Stocks hurt by trade war, pound hit by no-deal Brexit fears

Stocks hurt by trade war, pound hit by no-deal Brexit fears
FILE PHOTO: Passersby are reflected on a stock quotation board outside a brokerage in Tokyo, Japan, August 6, 2019. REUTERS/Issei Kato Copyright ISSEI KATO(Reuters)
By Reuters
Share this articleComments
Share this articleClose Button

By Hideyuki Sano

TOKYO (Reuters) – Global stocks were hit by U.S.-China trade frictions on Tuesday while the British pound flirted with 2 1/2-year lows as Prime Minister Boris Johnson indicated he could call an election to stymie lawmakers’ efforts to avert a no-deal Brexit.

MSCI’s broadest index of Asia-Pacific shares outside Japan <.MIAPJ0000PUS> shed 0.2% in early trade while Japan’s Nikkei <.N225> was flat.

U.S. bond yields were little changed in early Tuesday trade after a market holiday in the United States on Monday. The 10-year U.S. Treasuries yield was flat at 1.506% <US10YT=RR>.

Global shares face headwinds from tariffs Washington and Beijing slapped on each other.

The United States began imposing 15% tariffs on a variety of Chinese goods on Sunday and China began imposing new duties on U.S. crude oil, the latest escalation in their trade war.

Although U.S. President Donald Trump has said both sides would still meet for talks later this month, tensions have shown little sign of abating.

China said on Monday has lodged a complaint against the United States at the World Trade Organization over U.S. import duties, trashing the latest tariff actions as violating the consensus reached by leaders of China and the United States in a meeting in Osaka.

“We have so many problems around the world, starting from the U.S.-China trade war and Brexit. But investors appear to be getting used to be exposed to them,” said Hiroyuki Ueno, senior strategist at Sumitomo Mitsui Trust Asset Management

“No one really thinks Washington and Beijing will solve the issues. But as long as the U.S. economy keeps going, stock prices will have limited downside,” he said.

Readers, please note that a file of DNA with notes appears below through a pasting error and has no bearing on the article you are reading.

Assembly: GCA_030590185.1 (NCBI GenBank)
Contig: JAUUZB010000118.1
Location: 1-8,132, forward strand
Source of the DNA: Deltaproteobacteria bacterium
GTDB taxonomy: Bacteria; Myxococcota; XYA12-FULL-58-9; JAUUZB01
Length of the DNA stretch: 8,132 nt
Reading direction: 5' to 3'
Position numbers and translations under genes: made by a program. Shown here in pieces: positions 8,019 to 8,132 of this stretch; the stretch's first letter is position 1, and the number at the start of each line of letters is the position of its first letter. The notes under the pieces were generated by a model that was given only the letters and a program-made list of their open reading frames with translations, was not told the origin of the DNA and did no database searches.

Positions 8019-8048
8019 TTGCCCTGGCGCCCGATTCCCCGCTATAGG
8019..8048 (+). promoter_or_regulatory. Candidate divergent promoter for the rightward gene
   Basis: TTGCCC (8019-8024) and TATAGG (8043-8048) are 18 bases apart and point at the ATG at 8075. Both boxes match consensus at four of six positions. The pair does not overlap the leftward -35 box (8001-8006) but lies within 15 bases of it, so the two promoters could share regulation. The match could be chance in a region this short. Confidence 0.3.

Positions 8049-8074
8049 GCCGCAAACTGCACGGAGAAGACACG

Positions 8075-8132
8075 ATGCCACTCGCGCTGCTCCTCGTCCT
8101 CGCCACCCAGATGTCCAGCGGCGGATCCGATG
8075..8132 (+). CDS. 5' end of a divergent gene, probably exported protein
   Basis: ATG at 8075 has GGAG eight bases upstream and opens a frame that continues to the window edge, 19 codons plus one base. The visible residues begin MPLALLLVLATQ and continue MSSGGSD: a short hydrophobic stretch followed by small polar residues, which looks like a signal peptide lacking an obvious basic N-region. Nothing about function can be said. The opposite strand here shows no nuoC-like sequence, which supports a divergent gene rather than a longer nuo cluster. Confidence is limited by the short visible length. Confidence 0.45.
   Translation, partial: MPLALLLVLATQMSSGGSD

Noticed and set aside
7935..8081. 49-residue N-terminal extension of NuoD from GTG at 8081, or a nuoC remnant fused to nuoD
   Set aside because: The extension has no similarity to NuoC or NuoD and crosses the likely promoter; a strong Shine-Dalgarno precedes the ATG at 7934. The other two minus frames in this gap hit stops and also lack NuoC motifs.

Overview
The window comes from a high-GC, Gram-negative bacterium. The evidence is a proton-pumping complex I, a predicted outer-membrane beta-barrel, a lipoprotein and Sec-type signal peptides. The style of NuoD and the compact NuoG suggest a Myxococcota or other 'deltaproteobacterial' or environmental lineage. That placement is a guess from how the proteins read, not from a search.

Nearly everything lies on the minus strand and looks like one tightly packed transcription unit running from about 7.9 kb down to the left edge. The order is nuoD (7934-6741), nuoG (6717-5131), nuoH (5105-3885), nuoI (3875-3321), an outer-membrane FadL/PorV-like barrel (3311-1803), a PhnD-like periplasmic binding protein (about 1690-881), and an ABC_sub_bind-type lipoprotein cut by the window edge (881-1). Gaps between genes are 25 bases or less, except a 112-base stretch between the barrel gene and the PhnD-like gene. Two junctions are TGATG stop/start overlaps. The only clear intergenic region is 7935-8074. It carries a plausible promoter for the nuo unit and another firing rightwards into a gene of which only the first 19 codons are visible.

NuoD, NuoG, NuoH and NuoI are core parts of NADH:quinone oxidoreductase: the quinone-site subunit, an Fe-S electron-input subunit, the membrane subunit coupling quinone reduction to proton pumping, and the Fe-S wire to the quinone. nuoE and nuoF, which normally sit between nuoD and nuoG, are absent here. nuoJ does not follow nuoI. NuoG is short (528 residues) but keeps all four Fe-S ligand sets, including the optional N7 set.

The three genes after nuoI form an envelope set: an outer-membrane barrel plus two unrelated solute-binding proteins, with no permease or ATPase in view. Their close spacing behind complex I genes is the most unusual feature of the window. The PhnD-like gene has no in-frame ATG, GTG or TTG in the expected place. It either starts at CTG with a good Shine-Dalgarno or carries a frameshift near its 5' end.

U.S. manufacturing survey by the Institute for Supply Management (ISM) due at 1400 GMT Tuesday is a major focus for investors.

Although U.S. manufacturing activity has been slowing in recent months, the ISM’s index has so far stayed above 50, which separates contraction and growth.


In the currency market, sterling traded at $1.2063 <GBP=D4>, little changed so far on Tuesday after having dropped 0.85% on Monday. The currency stood just a half cent above its 2 1/2-year low of $1.2015 hit on Aug. 12.

Prime Minister Johnson implicitly warned lawmakers on Monday that he would seek an election if they tied his hands on Brexit, ruling out ever countenancing a further delay to Britain’s departure from the European Union.

Uncertainties over Brexit have already hit the UK economy, with survey by the IHS Markit/CIPS showing British manufacturing contracted last month at the fastest rate in seven years.

The picture is not much better in Europe and the European Central Bank is widely expected to cut interest rates next week to cushion the blow, pressuring the euro.

The common currency fell to a two-year low of $1.09555 <EUR=> in early Tuesday trade.


The offshore Chinese yuan also dropped to a record low of 7.1975 per dollar <CNH=> while the Australian dollar fetched $0.67145 <AUD=D4>, not far from a decade-low of $0.66775 hit last month.

The Reserve Bank of Australia is expected to keep its policy on hold on Tuesday, though many market players expect an interest rate cut next month.

Argentine bond prices fell to record lows on Monday and the official and black market pesos diverged after the country imposed capital controls in a bid to stem a currency rout that is sharpening the risk of default.

The peso <ARS=RASL> closed 0.88% stronger in official markets, but closed 0.79% weaker in the black market at 63.5 per dollar.

Oil prices were also dented by concerns over the trade war. U.S. West Texas Intermediate (WTI) crude <CLc1> lost 0.76% to $54.68 per barrel.


Graphic: Asian stock markets (

(Editing by Richard Borsuk)

Share this articleComments

You might also like

Sweden's central bank ramps up key interest rate over high inflation

Norway central bank pushes up interest rate, hinting at another hike in December

UK sees surprise fall in inflation